This article originally appeared in the February 16th 2020 edition of The Sunday Times, and was co-written with Shingi Mararike.
Every winter Britain gets hit by a series of storms. Ciara and Dennis are just the latest — but with two key differences.
The first is their strength. Our storms get their energy from temperature gradients in the atmosphere over north America. Recently that gradient has been much greater than normal.
The second is good PR. In 2015 the Met Office decided to start naming storms, which gave them a much higher media profile.
In 1993 Britain had the powerful Braer storm. In 2013-14 we faced about 12 of these weather systems. But in other years there are hardly any, which is why this year might be feeling so extraordinary to people coping with flooding, high winds and lots of rain.
A key question: why does the number vary so much?
Part of the answer lies in the jet stream, the powerful westerly wind blowing about six miles above us which, driven by that steep temperature gradient, has accelerated and got bigger. That energy feeds into our storms.
On their own, Ciara and Dennis are not symptomatic of climate change or a global weather crisis. What climate change does is to alter the likelihood of such events. Computer models of the impact of climate change predict an increase in winter rainfall for the UK, along with warmer atmospheric temperatures and changes to the tracks followed by storms across the north Atlantic. This year may not be a sign of things to come, but we will probably see more severe winter flooding in future.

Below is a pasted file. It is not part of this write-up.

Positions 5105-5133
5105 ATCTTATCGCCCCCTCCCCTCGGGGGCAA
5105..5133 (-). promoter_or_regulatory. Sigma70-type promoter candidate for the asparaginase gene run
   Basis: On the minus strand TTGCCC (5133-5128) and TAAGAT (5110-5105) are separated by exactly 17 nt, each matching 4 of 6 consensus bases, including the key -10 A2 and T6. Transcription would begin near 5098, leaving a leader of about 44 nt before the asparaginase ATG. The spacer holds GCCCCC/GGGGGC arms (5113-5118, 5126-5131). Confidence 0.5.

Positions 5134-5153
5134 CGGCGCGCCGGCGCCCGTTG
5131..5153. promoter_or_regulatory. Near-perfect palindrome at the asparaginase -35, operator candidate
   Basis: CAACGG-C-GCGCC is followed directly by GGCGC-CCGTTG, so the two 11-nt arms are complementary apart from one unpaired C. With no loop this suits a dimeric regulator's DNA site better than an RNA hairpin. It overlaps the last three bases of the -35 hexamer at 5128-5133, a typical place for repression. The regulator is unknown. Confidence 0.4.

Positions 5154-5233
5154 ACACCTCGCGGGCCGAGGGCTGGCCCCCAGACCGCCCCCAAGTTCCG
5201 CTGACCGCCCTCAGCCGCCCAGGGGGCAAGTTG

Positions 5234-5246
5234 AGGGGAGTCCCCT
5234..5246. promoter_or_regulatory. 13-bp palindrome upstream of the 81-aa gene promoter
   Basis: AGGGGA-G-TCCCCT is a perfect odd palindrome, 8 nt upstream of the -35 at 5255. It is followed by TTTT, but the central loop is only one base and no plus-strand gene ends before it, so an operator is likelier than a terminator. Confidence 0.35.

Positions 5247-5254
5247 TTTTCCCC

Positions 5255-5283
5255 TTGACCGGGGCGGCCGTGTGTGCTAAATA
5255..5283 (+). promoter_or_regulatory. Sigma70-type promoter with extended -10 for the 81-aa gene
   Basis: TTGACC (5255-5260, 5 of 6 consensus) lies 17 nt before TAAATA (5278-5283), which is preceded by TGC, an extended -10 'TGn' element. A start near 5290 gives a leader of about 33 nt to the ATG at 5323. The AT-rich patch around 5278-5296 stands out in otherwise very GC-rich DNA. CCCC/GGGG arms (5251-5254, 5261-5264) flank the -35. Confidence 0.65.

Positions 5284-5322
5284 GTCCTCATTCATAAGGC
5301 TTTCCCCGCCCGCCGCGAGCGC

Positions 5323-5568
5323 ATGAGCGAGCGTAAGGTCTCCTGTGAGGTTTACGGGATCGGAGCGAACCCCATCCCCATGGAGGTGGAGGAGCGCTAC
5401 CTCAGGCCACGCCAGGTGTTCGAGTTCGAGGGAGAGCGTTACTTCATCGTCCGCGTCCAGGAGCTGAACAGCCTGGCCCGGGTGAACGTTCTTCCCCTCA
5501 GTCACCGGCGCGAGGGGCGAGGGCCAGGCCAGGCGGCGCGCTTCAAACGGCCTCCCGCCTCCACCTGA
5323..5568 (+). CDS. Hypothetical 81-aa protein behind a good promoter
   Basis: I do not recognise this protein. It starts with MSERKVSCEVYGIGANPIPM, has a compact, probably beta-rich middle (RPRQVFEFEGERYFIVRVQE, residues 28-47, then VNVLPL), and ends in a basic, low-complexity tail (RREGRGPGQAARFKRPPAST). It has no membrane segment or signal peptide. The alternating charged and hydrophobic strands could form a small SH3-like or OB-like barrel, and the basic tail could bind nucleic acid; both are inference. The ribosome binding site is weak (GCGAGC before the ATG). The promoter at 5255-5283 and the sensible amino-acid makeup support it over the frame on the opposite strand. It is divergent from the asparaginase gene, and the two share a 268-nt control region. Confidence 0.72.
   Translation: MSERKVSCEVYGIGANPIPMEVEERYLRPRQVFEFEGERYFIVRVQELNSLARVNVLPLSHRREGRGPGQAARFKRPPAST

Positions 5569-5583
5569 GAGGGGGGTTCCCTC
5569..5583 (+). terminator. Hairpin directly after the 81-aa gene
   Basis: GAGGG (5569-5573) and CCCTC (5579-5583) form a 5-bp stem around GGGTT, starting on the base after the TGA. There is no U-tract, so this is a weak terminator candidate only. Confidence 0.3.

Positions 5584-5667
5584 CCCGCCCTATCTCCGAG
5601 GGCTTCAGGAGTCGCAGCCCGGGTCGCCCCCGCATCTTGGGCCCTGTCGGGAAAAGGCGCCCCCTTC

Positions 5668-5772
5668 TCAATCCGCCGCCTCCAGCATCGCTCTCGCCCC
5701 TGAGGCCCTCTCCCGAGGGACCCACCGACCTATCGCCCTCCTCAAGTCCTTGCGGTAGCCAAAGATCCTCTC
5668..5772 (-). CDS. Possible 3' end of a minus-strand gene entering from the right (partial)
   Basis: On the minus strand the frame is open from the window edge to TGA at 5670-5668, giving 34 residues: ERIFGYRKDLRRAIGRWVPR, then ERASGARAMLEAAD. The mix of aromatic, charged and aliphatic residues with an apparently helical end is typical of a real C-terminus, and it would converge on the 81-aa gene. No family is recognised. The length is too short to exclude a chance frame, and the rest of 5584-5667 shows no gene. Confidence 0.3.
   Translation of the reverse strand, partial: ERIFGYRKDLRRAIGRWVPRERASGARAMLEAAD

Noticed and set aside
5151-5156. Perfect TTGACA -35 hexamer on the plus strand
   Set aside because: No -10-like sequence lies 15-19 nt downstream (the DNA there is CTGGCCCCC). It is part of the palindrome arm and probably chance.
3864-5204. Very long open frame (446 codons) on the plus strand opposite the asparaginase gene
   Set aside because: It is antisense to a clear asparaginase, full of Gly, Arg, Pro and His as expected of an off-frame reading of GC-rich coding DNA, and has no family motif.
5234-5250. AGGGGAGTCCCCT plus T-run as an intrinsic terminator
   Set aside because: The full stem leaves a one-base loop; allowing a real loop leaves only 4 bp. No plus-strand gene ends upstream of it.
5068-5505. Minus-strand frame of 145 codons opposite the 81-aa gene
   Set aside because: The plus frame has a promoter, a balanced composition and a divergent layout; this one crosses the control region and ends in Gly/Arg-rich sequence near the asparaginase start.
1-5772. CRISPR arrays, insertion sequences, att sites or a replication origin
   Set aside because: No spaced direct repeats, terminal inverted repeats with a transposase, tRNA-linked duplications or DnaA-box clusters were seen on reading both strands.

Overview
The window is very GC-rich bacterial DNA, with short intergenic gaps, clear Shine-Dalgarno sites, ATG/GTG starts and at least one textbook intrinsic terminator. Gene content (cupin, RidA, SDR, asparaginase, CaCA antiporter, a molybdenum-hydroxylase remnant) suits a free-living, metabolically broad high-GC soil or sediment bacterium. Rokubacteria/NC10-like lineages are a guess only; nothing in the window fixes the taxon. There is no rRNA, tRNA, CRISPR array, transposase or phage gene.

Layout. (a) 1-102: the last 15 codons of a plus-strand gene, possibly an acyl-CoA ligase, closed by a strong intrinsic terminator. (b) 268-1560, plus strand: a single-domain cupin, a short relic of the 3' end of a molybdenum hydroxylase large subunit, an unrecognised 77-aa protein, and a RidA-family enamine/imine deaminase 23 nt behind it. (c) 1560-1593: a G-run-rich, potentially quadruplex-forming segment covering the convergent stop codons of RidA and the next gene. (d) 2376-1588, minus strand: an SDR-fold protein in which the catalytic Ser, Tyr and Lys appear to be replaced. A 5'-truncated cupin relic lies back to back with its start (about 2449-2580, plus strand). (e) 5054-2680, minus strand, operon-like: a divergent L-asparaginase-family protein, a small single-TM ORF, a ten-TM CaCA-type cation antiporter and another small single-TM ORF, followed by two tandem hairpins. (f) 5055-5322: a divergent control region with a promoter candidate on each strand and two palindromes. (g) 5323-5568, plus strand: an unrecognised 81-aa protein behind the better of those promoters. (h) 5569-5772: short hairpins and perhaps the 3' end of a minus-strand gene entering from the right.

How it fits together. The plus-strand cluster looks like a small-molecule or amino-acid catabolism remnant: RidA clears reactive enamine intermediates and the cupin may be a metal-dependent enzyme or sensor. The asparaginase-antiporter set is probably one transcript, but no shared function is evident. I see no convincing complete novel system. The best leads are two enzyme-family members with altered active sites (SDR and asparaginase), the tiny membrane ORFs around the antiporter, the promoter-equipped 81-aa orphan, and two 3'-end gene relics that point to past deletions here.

January 2020 was the warmest or second warmest on record in every global temperature dataset. It was rivalled only by 2016, when there was a strong El Niño event in the Pacific that temporarily raised global temperatures. Given that there is no El Niño this year, these record global temperatures — up to 1.5C above pre-industrial levels — are a cause for concern.
It emphasises the rapid warming of the planet. These record temperatures are consistent with recent events such as the Australian wildfires, the rising temperatures in the Antarctic and the unprecedented lack of ice and snow in parts of Europe.
What does this mean for Britain’s weather? So far the world has seen warming of about 1C. That is going to continue and the best guess is that the world could be — in a worst-case scenario — 4C-6C warmer by 2100.
That may not sound much – but multiplied by the area of the planet it means that the atmosphere will hold an enormous amount more energy.
That energy will not only be felt as heat. It will also power our weather like never before. That means more and bigger storms, stronger winds and changes in the temperature of the oceans, which will make the sea levels rise. If our weather is exciting now, it may soon be overwhelming.
An earlier version of the article implied a greater likelihood of 4-6C of warming. This is at the very top-end of climate projections, following the extreme RCP8.5 scenario, and is not the most likely outcome now – but still possible.